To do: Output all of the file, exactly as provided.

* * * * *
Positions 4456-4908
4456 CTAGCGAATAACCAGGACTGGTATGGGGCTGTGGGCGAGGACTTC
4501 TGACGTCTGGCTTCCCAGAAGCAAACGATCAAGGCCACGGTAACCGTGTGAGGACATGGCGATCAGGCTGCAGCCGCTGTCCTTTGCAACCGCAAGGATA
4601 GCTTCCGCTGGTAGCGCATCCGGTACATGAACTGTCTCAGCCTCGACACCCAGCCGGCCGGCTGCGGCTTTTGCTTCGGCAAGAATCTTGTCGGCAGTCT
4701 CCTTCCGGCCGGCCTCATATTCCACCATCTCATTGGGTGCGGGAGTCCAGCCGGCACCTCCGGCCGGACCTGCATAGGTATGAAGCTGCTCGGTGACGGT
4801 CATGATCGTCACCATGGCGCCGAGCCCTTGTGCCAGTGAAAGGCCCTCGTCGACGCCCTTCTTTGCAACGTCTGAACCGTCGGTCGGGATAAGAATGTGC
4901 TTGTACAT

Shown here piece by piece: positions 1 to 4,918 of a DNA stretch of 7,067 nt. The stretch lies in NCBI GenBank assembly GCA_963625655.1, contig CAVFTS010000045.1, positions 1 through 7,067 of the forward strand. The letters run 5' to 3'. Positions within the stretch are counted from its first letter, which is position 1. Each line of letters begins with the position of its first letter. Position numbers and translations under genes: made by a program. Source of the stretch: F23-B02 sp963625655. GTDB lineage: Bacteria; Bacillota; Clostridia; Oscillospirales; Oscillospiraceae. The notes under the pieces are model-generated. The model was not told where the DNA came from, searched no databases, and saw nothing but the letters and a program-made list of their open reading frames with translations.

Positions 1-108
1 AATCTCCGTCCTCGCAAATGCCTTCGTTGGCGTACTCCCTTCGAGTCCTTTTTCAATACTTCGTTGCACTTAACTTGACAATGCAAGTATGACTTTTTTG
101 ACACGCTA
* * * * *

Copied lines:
Positions 4456-4908
4456 CTAGCGAATAACCAGGACTGGTATGGGGCTGTGGGCGAGGACTTC
4501 TGACGTCTGGCTTCCCAGAAGCAAACGATCAAGGCCACGGTAACCGTGTGAGGACATGGCGATCAGGCTGCAGCCGCTGTCCTTTGCAACCGCAAGGATA
4601 GCTTCCGCTGGTAGCGCATCCGGTACATGAACTGTCTCAGCCTCGACACCCAGCCGGCCGGCTGCGGCTTTTGCTTCGGCAAGAATCTTGTCGGCAGTCT
4701 CCTTCCGGCCGGCCTCATATTCCACCATCTCATTGGGTGCGGGAGTCCAGCCGGCACCTCCGGCCGGACCTGCATAGGTATGAAGCTGCTCGGTGACGGT
4801 CATGATCGTCACCATGGCGCCGAGCCCTTGTGCCAGTGAAAGGCCCTCGTCGACGCCCTTCTTTGCAACGTCTGAACCGTCGGTCGGGATAAGAATGTGC
4901 TTGTACAT

Shown here piece by piece: positions 1 to 4,918 of a DNA stretch of 7,067 nt. The stretch lies in NCBI GenBank assembly GCA_963625655.1, contig CAVFTS010000045.1, positions 1 through 7,067 of the forward strand. The letters run 5' to 3'. Positions within the stretch are counted from its first letter, which is position 1. Each line of letters begins with the position of its first letter. Position numbers and translations under genes: made by a program. Source of the stretch: F23-B02 sp963625655. GTDB lineage: Bacteria; Bacillota; Clostridia; Oscillospirales; Oscillospiraceae. The notes under the pieces are model-generated. The model was not told where the DNA came from, searched no databases, and saw nothing but the letters and a program-made list of their open reading frames with translations.

Positions 1-108
1 AATCTCCGTCCTCGCAAATGCCTTCGTTGGCGTACTCCCTTCGAGTCCTTTTTCAATACTTCGTTGCACTTAACTTGACAATGCAAGTATGACTTTTTTG
101 ACACGCTA